GTM Original Blog — Self Defense
At this year’s 2017 USCCA Concealed Carry Expo in Fort Worth, Texas, I had the opportunity to lead a panel of women: five leaders and trailblazers in our industry who have each carved out unique paths but who all fight for the same 2nd Amendment goals. We explored a variety of topics — from working with female shooters to getting friends and family involved with safe firearms — but one question revealed some powerful and poignant answers … the type of answers that the anti-gun media tries to cover up or hide.
Is it just me, or Women Empowerment become really popular discussion topic? What a strong stance those two words alone take. I am 100% sure when women around the world hear those words “Women Empowerment” it makes them pull their shoulders back and hold their head up a little higher.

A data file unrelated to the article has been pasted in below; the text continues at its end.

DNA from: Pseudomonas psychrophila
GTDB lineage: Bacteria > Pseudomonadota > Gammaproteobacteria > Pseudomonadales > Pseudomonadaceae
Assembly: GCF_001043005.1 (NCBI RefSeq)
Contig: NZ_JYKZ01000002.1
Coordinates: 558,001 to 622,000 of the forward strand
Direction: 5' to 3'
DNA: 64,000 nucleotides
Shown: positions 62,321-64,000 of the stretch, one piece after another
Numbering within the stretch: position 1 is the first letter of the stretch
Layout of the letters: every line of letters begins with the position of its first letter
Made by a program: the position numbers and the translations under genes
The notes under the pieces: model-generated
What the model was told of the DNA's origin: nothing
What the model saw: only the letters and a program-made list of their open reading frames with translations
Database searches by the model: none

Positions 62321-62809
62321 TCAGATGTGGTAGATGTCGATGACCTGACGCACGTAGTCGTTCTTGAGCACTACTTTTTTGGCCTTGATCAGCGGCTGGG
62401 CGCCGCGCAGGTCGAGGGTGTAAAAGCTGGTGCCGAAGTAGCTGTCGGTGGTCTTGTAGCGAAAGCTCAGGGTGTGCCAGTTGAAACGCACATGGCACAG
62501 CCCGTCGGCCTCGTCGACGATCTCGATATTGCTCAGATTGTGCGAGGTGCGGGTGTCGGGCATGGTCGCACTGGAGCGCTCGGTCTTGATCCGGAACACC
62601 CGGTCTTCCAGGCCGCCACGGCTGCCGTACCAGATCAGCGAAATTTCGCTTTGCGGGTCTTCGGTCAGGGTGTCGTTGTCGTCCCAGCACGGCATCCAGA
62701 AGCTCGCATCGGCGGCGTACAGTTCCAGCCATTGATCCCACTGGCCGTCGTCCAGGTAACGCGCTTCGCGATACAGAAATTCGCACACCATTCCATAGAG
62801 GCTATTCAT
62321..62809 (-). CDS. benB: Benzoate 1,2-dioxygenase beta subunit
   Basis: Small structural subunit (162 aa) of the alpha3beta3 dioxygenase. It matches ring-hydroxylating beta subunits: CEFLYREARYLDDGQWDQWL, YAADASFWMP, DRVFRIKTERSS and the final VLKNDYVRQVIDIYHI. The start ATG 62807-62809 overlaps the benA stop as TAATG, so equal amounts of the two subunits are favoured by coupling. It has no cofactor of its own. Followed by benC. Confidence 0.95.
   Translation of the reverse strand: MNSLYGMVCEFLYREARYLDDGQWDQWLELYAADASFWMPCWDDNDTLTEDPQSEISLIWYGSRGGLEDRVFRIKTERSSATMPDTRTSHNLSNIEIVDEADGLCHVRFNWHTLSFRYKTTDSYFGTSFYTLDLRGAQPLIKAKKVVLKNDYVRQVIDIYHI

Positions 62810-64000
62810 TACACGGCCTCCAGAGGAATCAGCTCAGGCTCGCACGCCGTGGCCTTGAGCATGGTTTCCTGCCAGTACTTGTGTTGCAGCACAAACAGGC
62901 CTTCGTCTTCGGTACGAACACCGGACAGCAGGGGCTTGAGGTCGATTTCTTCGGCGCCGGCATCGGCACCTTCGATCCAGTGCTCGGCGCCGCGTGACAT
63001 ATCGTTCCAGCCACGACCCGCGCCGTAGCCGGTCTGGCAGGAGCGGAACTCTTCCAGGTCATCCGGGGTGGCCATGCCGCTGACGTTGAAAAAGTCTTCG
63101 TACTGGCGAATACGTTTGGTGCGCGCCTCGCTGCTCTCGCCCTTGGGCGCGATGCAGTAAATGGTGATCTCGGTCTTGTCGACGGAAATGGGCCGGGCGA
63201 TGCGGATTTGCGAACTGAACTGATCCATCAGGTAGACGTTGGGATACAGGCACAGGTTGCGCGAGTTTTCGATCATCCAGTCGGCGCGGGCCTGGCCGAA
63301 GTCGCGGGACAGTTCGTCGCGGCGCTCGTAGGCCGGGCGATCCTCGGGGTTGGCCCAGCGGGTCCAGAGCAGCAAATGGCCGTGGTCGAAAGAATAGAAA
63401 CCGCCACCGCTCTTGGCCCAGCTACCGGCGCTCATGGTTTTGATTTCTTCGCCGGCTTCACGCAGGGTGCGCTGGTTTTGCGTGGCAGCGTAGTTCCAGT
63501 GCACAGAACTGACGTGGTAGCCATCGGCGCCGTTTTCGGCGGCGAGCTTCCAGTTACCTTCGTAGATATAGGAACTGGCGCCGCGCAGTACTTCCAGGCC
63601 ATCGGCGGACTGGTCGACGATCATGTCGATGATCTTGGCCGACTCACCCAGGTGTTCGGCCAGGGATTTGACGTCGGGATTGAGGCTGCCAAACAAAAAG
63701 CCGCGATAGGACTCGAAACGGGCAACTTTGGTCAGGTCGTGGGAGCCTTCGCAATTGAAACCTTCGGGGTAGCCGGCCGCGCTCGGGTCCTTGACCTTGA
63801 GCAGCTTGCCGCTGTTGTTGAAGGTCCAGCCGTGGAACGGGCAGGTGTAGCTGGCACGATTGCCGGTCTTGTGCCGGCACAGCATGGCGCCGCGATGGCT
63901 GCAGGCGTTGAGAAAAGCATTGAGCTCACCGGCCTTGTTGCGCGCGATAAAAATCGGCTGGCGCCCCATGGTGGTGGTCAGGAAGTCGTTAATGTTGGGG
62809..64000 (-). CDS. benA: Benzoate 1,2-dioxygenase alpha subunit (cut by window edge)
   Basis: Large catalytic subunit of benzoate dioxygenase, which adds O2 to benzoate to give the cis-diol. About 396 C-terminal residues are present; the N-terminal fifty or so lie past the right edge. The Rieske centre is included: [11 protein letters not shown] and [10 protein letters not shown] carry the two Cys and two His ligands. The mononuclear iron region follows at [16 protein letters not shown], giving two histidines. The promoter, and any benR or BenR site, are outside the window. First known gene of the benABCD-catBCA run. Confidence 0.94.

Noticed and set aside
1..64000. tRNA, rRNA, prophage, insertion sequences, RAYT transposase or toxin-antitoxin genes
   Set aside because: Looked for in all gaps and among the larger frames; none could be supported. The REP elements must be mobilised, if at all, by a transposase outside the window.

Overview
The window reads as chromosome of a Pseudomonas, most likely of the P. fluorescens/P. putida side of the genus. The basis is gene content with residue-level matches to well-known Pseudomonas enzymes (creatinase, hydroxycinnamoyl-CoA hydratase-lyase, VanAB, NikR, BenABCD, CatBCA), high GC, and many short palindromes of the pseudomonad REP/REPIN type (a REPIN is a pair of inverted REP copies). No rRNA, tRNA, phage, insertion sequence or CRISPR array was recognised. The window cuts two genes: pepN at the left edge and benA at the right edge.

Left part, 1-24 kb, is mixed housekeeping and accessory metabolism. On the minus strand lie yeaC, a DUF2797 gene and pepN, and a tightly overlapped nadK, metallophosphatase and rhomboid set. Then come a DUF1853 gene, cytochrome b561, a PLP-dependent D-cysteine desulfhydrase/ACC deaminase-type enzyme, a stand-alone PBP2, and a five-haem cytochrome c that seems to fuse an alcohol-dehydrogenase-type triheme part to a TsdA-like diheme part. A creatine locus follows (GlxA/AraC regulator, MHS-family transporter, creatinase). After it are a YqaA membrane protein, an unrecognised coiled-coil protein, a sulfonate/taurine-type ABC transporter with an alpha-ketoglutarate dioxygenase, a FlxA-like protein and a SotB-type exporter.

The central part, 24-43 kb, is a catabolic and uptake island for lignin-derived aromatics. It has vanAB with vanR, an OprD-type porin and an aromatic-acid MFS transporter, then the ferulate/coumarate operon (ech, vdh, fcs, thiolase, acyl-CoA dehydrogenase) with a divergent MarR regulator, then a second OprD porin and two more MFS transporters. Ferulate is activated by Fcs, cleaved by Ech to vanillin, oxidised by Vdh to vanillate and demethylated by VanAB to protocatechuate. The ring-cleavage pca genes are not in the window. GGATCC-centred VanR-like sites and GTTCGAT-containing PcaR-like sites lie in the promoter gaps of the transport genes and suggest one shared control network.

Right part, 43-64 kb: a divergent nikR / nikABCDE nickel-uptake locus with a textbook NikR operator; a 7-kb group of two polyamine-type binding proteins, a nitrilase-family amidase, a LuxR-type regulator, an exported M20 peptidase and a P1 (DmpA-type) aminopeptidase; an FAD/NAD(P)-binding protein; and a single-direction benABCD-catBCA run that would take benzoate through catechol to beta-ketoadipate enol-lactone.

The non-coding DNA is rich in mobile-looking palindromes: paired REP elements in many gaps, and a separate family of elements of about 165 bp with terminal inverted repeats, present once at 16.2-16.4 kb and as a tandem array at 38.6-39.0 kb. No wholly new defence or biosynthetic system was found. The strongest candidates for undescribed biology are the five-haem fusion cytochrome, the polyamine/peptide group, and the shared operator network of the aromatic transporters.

There are many reasons why shooting a gun feels so incredibly satisfying. The unbridled excitement, the rush of adrenaline, the extreme feeling of control. Whether you frequent the gun range on a regular basis, or stop in on occasion, we can all agree that shooting a gun brings you some form of satisfaction.
But have you ever really given much thought to what exactly is occurring from a physiological standpoint? The Range 702 takes a much closer look at the biology behind the ballistics. We’ll examine how shooting a firearm affects different areas of your body such as your brain, your eyes, your heart and even how many calories you can burn during your trip to the range.
“When I think of being the first woman security officer, what I think of most is I hope I have done the best job I can, and that it will be easier for those who follow.”
The first female diplomatic security special agent Patti Morton expressed this hope during a Diplomatic Security oral history interview in 1991. Ms. Morton was recruited in 1972 to join the Office of Security, predecessor to the Bureau of Diplomatic Security (DS) in the Washington Field Office as a Special Agent.